Leave it to a San Diego politician to take a reasonable idea, one well worth kicking around, and turn it into utter chaos. That's what District Attorney Bonnie Dumanis did last week when she blindsided City Attorney Mike Aguirre with a return engagement of the idea to take misdemeanor prosecution duties away from the city and give them to the district attorney.
Aguirre blew several blood vessels last Tuesday when he learned Dumanis was publicly laying out her case to the San Diego City Council to eliminate criminal prosecution from Aguirre's job description. Mayor Dick Murphy and two members of the City Council knew of her plans ahead of time, but Aguirre didn't. He had every right to be furious.
Try as we might, we can't figure this one out. Some scuttlebutt has Murphy's political guru, John Kern, convincing Dumanis to give Aguirre a severe body check into the glass-but for what purpose? Drive him to distraction to such a degree that he implodes? Reduce his budget and his influence? Was this some kind of Republican hit on a Democrat who represents a significant threat to some prominent Republicans? Did Dumanis, a Republican, take one for the team by tweaking Aguirre, a former supporter of hers?
Thing is, we don't see how this is a winner for Dumanis. By sneaking up on Aguirre and spooking him so, she drew negative press and raised suspicions of a vast anti-Aguirre conspiracy. Why on earth did she do it? Perhaps she was afraid that if she gave Aguirre a heads up, he'd cut her off at the pass with some kind of public counteroffensive. Looks like Dumanis won't provide the answer. After doing the circuit of morning TV and radio shows last Wednesday, failing to give a reasonable rationale for her clandestine maneuvering, she retreated. A spokesperson told CityBeat Dumanis was done talking about it.
Before she clammed up, Dumanis said her move was motivated by concern for the city of San Diego's messy budget problems. Ha! Stop it, Bonnie, you're killing us! No politician is that worried about someone else's budget woes. And if she is, then she's wasting her valuable time fretting over something that's none of her business. We'd prefer she concentrated on punishing bad guys. But we don't seriously think that's what caused her to do what she did.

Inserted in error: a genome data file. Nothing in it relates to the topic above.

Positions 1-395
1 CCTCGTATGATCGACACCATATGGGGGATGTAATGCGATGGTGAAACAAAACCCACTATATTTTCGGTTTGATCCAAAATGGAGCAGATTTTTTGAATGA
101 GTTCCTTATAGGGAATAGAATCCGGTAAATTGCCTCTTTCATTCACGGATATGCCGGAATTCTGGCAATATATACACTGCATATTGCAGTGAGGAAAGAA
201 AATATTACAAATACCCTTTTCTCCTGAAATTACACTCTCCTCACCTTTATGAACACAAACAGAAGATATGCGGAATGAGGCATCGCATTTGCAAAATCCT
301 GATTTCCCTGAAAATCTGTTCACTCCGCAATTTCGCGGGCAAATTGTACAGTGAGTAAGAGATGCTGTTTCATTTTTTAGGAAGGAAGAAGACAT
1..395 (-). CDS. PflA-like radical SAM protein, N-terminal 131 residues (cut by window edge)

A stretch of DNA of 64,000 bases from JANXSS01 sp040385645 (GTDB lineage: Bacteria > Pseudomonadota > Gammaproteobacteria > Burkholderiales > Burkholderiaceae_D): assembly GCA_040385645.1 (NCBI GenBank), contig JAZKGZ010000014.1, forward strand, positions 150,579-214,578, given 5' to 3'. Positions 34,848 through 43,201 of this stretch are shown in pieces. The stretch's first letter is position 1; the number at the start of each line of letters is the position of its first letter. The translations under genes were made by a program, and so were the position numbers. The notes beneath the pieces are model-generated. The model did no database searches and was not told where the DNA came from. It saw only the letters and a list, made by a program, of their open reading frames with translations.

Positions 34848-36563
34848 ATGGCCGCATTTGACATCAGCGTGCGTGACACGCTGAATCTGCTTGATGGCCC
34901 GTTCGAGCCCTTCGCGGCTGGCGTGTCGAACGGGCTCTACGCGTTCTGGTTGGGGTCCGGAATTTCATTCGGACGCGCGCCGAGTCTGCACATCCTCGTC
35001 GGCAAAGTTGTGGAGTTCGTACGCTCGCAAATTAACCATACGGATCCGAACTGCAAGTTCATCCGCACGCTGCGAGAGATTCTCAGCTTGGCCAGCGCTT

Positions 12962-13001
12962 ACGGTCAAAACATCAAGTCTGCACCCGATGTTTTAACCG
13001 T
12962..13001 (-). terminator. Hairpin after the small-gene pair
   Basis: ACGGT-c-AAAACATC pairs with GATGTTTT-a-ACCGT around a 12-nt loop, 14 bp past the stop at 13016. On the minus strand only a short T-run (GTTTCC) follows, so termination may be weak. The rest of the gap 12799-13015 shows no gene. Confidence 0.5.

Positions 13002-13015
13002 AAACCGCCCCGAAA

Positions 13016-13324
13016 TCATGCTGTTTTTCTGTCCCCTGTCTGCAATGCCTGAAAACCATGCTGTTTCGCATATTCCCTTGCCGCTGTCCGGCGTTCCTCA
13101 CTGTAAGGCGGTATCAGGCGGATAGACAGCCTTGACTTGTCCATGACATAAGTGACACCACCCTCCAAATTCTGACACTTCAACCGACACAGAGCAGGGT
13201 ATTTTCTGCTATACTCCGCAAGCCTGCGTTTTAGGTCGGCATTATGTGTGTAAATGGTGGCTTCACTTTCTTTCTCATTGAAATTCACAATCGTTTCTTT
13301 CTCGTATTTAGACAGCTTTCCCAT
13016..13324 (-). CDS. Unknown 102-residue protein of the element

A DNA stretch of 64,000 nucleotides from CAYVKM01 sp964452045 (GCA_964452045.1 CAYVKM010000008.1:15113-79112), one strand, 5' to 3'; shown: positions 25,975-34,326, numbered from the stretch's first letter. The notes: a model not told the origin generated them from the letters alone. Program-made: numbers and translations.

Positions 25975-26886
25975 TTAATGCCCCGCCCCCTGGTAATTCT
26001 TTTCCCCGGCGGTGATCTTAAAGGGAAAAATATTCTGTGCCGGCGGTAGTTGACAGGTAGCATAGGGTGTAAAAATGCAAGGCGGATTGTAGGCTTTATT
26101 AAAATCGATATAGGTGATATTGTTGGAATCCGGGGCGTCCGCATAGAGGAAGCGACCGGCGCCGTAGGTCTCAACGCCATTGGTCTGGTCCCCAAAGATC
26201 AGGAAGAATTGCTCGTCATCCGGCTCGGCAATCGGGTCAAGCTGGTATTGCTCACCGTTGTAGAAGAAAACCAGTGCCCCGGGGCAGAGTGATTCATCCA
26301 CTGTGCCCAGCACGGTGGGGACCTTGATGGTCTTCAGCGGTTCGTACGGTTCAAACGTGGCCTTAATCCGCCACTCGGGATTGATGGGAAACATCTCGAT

As others have said, the chaotic aftermath of Dumanis' nutty political tactics has obscured an idea that should be explored. We here at CityBeat have always wondered why the city attorney is in the business of criminal prosecution. Yes, other charter cities have similar arrangements, but in San Diego County, the district attorney does all prosecution-felonies and misdemeanors-other than misdemeanors within San Diego city limits. We suppose what Dumanis would get out of the deal is clean control of prosecution countywide.
If the idea were proposed in a courteous manner and vetted with everyone's cooperation, we'd probably be inclined to support it in some form. We can see the district attorney taking over consumer fraud, for example, with no problem. And if there were assurances that the DA would provide the same level of service or better in fields such as environmental protection and domestic violence (in which the city has developed a model program-at least according to the prosecution's side), we'd be comfortable with those being county functions. On the other hand, we can envision the city attorney retaining duties such as municipal code enforcement, although some might want an all-or-nothing switch.
It's duly noted that Sheriff Bill Kolender, San Diego Police Chief Bill Lansdowne and Public Defender Steve Carroll like the idea of turning San Diego's misdemeanors over to the DA-or at least they want the idea studied some more. Their officers, deputies and defense attorneys work closely with prosecutors, so their opinions carry considerable weight, although we would have preferred if Lansdowne had not come out and said his support was a message to Aguirre. That was counterproductive.
All that said, however, we don't endorse studying the proposal without the cooperation of Aguirre and Rupert Linley, who heads Aguirre's criminal division. And thanks to the ham-fisted way Dumanis handled herself last week, that support might not be forthcoming. B
Aguirre will host a public meeting regarding Dumanis' proposal on Thursday, April 14, from 6 to 8 p.m. in City Council Chambers, 12th Floor, 202 C St., Downtown.